Transit-oriented development is a popular concept in urban planning and is touted as a potential solution to several of the problems facing modern cities. As cities spend more public funds to subsidize or encourage these developments, concerned citizens are rightfully asking questions about the consequences of transit-oriented developments. The findings of existing literature focusing on the economic and social implications of transit-oriented development are mixed. Some studies suggest that TOD causes gentrification and displacement, disproportionately impacting low-income and non-white populations. Other studies find that TOD results in welfare improvements across the community, with low-income individuals benefiting the greatest. Regardless of the results, most existing literature focuses on developments constructed in tandem with the adjacent rail station and regulated by natural market forces. This study is unique because it analyzes projects explicitly required to meet housing affordability guidelines developed after constructing the adjacent rail station.
Regressing for income reveals a statistically significant decrease in the median income of households in treatment areas compared to control areas. Wages rose rapidly across the metropolitan area during the timeframe of this analysis, but the increase was much higher in control areas. This indicates that low-income households are attracted and/or able to remain in the treatment areas. Regressing gross rent as a share of household income yields a significant increase at the localized level. This result suggests that individuals in the treatment areas spend more on their monthly rent than those in control areas. Given the results of the regressions on household income, it is likely that lower-income people can qualify for housing and move into treatment areas, resulting in a higher proportion of income going towards rent. However, additional research can be done to determine if this result is caused by migration or rising rents.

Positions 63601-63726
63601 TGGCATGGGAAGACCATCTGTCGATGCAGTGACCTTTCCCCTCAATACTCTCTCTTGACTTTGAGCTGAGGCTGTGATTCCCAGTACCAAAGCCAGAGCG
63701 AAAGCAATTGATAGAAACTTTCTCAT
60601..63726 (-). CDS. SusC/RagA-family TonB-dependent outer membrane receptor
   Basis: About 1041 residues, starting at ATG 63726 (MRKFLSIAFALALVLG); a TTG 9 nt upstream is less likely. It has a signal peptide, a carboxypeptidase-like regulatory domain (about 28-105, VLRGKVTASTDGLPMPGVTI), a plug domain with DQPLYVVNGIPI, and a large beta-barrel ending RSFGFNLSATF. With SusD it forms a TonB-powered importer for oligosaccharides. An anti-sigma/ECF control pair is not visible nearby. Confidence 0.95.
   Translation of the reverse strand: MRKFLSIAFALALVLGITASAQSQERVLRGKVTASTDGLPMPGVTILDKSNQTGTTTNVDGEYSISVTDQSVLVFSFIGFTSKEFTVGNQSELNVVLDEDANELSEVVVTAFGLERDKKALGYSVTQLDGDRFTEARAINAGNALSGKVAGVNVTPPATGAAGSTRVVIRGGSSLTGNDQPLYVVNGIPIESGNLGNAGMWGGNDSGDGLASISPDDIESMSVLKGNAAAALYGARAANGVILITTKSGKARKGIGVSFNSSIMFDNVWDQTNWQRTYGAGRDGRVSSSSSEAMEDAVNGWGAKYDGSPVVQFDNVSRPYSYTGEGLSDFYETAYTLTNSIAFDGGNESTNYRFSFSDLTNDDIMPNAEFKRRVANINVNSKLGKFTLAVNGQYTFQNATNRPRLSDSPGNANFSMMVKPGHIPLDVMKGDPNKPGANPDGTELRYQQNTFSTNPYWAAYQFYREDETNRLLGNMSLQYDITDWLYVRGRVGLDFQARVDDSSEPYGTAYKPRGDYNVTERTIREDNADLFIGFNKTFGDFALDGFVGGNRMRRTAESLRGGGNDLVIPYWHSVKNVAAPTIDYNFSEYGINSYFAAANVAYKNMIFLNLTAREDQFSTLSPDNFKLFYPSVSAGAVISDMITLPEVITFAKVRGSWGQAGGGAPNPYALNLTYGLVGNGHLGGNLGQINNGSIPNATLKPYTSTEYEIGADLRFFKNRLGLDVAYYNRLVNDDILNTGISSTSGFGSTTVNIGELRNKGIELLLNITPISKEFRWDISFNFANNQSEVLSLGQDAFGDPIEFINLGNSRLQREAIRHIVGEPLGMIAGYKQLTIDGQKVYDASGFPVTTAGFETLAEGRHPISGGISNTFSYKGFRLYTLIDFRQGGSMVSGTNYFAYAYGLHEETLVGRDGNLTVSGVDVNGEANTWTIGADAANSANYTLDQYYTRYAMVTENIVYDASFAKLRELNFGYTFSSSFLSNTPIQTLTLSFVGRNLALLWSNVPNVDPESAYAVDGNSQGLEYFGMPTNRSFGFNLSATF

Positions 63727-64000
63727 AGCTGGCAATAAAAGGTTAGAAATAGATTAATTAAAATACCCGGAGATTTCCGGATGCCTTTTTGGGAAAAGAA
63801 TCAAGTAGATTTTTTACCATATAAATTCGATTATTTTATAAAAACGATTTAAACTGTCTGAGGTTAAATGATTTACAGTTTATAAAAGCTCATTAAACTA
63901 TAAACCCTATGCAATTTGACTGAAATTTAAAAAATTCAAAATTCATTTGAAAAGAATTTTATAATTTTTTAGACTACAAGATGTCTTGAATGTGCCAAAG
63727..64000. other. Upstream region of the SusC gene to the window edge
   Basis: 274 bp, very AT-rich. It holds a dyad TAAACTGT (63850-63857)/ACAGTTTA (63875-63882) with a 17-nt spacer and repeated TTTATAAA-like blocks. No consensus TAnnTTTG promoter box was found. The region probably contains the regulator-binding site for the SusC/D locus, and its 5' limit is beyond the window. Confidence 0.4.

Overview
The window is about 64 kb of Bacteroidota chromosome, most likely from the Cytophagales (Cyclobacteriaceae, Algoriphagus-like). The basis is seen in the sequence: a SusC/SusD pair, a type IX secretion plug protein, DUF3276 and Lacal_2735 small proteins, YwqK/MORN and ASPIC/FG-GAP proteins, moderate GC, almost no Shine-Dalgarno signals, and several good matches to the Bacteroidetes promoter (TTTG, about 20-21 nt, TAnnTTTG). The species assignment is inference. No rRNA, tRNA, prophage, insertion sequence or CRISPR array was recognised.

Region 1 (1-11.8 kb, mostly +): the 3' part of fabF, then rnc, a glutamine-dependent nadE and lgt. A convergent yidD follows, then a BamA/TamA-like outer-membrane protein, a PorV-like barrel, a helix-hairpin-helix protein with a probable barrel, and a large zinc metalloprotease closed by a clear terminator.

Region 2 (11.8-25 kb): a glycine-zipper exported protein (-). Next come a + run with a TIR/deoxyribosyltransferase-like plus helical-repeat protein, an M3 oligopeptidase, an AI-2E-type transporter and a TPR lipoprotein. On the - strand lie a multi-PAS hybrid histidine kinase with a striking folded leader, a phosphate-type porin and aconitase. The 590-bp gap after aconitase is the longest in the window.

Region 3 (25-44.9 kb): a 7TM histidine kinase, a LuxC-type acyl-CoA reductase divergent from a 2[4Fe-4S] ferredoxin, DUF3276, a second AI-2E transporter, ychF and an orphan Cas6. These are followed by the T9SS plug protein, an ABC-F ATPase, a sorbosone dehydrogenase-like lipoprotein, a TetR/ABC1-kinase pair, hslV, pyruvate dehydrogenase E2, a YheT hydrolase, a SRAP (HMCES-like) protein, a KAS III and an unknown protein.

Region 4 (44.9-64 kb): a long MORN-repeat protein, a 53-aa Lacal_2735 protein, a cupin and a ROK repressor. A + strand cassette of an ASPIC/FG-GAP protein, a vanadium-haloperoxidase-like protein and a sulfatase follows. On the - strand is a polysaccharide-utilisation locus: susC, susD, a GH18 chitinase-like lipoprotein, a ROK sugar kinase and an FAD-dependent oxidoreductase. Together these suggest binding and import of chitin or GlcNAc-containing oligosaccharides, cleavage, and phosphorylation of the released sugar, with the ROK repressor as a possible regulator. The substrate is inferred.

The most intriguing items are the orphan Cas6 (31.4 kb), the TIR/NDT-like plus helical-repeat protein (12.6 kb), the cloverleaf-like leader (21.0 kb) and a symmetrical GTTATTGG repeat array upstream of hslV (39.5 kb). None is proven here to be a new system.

Regressing the share of commuters that drive alone reveals that residents in treatment areas use single-occupancy vehicles less frequently than their peers in control areas. This result is
likely due to access to alternative transportation options and proximity to jobs. However, this effect is limited to the immediate area and disappears in areas less than a mile from the development. Finally, regressing the share of the Hispanic or Latino population reveals that this figure decreases in treatment areas compared to control areas. This suggests that Hispanic and Latino residents are either leaving or being displaced from the development areas, a potentially alarming result given Denver’s past and present trends. In summary, implementing transit-oriented affordable housing developments appears to be a net positive for the community but raises questions about the displacement of the city’s Hispanic and Latino population.
Potential next steps for this analysis include collecting annualized data locally. While this analysis separated the pre and post-treatment periods, the five-year average nature of American Community Survey data complicates the regressions. Revisiting this analysis after more years have passed would also strengthen the results. These projects were completed in the early to mid-2010s, and gentrification/displacement effects can sometimes take years to play out fully. In addition, collecting data on the migration in and out of treatment areas would help clarify the results of this analysis. Finally, a more extensive, nationwide analysis of programs constructing transit-oriented developments with affordable housing requirements would help expand the dataset. Denver is just one midsize city, and it is entirely possible that similar programs would yield different results under alternate circumstances.